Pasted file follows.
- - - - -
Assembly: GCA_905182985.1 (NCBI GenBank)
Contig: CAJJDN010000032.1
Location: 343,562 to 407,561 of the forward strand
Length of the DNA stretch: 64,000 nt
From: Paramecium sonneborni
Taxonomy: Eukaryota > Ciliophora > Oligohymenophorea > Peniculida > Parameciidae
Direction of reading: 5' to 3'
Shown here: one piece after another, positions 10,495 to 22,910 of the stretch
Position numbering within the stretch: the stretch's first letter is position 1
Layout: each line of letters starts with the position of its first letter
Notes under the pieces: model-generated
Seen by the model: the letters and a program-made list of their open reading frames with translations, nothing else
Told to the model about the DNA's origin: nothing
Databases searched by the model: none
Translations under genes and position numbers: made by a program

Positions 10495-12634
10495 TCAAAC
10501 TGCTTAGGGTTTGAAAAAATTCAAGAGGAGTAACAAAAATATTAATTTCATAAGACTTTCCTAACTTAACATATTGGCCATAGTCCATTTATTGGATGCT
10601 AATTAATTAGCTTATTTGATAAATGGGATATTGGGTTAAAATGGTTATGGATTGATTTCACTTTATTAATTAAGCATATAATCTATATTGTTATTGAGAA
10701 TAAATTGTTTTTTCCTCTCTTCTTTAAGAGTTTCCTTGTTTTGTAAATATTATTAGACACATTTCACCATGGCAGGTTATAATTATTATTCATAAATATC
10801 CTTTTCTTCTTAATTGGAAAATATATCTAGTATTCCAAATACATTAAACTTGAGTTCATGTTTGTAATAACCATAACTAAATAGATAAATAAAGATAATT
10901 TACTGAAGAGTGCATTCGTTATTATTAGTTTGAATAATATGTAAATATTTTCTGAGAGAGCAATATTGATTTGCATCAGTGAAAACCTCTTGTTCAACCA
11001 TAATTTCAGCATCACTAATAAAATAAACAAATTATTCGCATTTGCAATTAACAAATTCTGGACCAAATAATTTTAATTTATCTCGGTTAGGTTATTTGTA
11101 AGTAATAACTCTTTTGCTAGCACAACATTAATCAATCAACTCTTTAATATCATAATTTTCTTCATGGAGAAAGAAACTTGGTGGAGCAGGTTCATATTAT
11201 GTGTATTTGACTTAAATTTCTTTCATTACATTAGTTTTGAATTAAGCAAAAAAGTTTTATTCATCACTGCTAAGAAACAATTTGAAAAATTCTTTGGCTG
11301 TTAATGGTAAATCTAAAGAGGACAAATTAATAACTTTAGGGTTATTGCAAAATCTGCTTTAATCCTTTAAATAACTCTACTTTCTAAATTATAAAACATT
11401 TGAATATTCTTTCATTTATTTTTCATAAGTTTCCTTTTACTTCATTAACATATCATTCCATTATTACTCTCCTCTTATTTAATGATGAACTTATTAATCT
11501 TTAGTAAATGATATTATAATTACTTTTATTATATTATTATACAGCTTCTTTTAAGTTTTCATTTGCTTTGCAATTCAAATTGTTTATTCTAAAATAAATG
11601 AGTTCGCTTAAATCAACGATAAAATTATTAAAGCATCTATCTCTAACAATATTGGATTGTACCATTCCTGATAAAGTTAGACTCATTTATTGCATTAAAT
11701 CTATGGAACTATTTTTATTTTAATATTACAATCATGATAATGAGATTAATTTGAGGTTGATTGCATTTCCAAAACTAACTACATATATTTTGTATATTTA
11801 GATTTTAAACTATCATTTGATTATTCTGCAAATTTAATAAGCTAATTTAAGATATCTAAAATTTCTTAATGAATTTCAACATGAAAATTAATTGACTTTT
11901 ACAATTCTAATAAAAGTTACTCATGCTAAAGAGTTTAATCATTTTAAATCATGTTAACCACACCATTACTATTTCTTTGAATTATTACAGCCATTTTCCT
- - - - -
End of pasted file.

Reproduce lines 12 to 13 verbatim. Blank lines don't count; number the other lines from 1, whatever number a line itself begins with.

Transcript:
Seen by the model: the letters and a program-made list of their open reading frames with translations, nothing else
Told to the model about the DNA's origin: nothing